By Matt Straub
Thursday is “Truck Day” for the Boston Red Sox, who have gotten so good at selling things they’ve made the day the team’s equipment trucks head to Florida for Spring Training into a fan fest type event at which they will sell tickets and merchandise.
More importantly, however, it signals the start of the process which will determine the 2015 Red Sox roster. Position battles will emerge, rookies will impress, and various lineups and defensive alignments will emerge.
Most fans won’t really turn their attention to camp until March, when roster debates begin, and I assure you we’ll have some here on the site. There are, however, plenty of things to keep track of before the trucks and players come back north in April.
So while we’re a ways away from breaking down the roster, here’s a look at what to watch for during the next two months as the Red Sox look to put the stench of 2014 behind them.
How do Shane Victorino, Allen Craig, and other players who battled injuries last year look? Victorino is the most important case, as his return would give the Red Sox another important weapon offensively they lacked last year. Boston missed his energy during its bungled title defense. His return would make the outfield even more crowded, but that’s a better problem to have than not having enough players.
How Mookie Betts continues to grow from last year’s hot start to his career is crucial. Is he another flash in the pan like Jackie Bradley Jr. appears to be, or a star in the making who will force himself into the lineup. Speaking of Bradley Jr., can he turn his career around, or is this the year he forces the Red Sox to give up on him? Making the team won’t be as easy as he and the fans seem to think it will be for JBJ.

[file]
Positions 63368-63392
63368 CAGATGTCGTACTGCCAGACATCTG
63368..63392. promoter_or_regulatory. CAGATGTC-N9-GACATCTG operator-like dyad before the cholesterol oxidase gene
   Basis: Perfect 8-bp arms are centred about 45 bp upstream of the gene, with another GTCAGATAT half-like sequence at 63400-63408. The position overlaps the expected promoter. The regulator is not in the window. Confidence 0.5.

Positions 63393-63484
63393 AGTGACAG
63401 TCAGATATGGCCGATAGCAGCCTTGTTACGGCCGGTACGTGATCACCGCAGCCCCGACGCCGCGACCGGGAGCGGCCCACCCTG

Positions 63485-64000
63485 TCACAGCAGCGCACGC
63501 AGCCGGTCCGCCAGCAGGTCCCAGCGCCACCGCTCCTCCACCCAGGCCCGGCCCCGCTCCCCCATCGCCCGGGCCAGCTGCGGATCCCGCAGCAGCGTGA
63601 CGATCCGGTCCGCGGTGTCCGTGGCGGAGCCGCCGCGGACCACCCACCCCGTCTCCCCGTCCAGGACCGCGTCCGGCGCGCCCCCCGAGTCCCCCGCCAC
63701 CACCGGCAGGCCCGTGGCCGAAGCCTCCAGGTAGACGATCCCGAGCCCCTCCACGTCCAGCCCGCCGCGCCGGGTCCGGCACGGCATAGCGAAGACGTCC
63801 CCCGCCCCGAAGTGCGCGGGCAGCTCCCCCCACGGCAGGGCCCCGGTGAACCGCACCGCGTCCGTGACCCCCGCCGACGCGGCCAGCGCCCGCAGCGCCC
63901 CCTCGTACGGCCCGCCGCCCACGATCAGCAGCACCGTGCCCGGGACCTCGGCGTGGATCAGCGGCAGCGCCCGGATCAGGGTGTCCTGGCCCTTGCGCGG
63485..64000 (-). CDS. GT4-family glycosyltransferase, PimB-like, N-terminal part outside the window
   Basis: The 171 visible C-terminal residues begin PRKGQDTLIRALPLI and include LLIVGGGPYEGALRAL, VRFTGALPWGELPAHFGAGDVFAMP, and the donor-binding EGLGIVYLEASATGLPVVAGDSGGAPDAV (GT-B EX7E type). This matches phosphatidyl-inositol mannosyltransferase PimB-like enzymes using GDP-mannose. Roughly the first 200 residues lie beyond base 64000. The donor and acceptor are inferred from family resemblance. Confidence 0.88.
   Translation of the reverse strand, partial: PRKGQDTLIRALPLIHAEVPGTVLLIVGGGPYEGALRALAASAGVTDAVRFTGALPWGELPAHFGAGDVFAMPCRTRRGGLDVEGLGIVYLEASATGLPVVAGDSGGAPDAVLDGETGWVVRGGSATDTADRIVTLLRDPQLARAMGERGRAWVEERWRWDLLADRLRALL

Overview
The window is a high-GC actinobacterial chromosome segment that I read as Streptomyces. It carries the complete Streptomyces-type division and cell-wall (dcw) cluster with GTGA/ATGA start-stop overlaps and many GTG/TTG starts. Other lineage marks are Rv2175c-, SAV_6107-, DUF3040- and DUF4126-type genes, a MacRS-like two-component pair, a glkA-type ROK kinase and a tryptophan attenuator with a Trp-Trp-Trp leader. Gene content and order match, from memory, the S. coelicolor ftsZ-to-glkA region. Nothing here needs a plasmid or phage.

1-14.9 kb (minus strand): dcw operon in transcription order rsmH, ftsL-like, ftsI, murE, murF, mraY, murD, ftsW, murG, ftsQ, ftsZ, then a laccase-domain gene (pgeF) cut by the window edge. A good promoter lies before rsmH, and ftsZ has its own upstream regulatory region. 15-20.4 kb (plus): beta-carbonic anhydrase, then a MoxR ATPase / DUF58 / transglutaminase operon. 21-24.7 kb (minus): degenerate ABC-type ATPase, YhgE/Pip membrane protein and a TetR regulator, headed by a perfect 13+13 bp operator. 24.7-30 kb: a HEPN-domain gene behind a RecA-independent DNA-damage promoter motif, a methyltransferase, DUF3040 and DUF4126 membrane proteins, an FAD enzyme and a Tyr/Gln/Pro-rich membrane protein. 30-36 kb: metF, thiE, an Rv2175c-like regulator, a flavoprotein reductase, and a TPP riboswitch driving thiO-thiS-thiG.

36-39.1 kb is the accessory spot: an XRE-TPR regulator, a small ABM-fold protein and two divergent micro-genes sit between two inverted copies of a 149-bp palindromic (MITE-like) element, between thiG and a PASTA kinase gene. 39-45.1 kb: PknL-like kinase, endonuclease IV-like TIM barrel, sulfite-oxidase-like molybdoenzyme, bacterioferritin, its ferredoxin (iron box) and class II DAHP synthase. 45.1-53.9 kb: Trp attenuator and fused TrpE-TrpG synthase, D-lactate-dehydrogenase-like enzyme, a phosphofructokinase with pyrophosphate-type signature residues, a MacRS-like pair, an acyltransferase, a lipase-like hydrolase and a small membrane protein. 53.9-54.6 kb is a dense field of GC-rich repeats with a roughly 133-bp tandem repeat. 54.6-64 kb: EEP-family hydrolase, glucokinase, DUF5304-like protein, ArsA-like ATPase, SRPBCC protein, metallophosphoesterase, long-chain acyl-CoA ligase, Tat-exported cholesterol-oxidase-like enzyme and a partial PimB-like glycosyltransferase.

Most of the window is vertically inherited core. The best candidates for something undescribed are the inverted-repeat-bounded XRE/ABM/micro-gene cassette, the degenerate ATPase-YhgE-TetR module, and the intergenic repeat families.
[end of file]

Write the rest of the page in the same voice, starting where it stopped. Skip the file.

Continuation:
The Red Sox insist they don’t need an ace, but they will need to settle on a rotation. Rick Porcello seems to be the leader in the clubhouse to start Opening Day, so watching to see if he takes command of the staff will be interesting. Clay Buchholz also needs a strong spring, both on the field and with his attitude in the clubhouse, if he’s going to emerge as a key piece like the Red Sox hope. Spring training numbers mean very little, but how the new pitchers (and an important old one) assert themselves into this year’s team will start to be determined in Florida, and matters greatly.
Xander Bogearts is still young, but he’s closer to veteran status than rookie status at this point. It’s time for him to put the inconsistencies of the past behind him. He must take hold of the shortstop position and establish himself as someone who belongs every day to make sure his place isn’t questioned again. He needs a solid spring.
Settle The Outfield Mess
If Victorino is healthy, Boston will have six outfielders who will all need to play for various reasons. The Red Sox have to have Rusney Castillo out there to see what they have, they stupidly gave Hanley Ramirez a small fortune to play left field, Betts needs to play every day to develop the way he can, and Daniel Nava is too helpful to rot on the bench. Throw in Bradley Jr. and the Red Sox have to move at least one player before the season starts. They can’t come north with all those players unless they plan on carrying only 11 pitchers.
Fill The Middle
Assuming Koji Uehara is healthy again, the back end of the pen is set with Koji and Junichi Tazawa. But the Red Sox need to figure out the rest of the bullpen. They need a lefty specialist (unless Craig Breslow miraculously comes back to form, which seems unlikely.) They must figure out what they have in Alexi Ogando, and they will need to figure out who pitches the often overlooked middle innings. Will they let the young players do it again? The strength of the bullpen hasn’t gotten enough attention in recent years for Boston, and it might finally get some when people see how shaky this bullpen is shaping up to be.
More questions will emerge, but Boston has to get some answers down in Florida. September and October are what matter, but the Red Sox will need to use the spring to figure out how to reach the fall.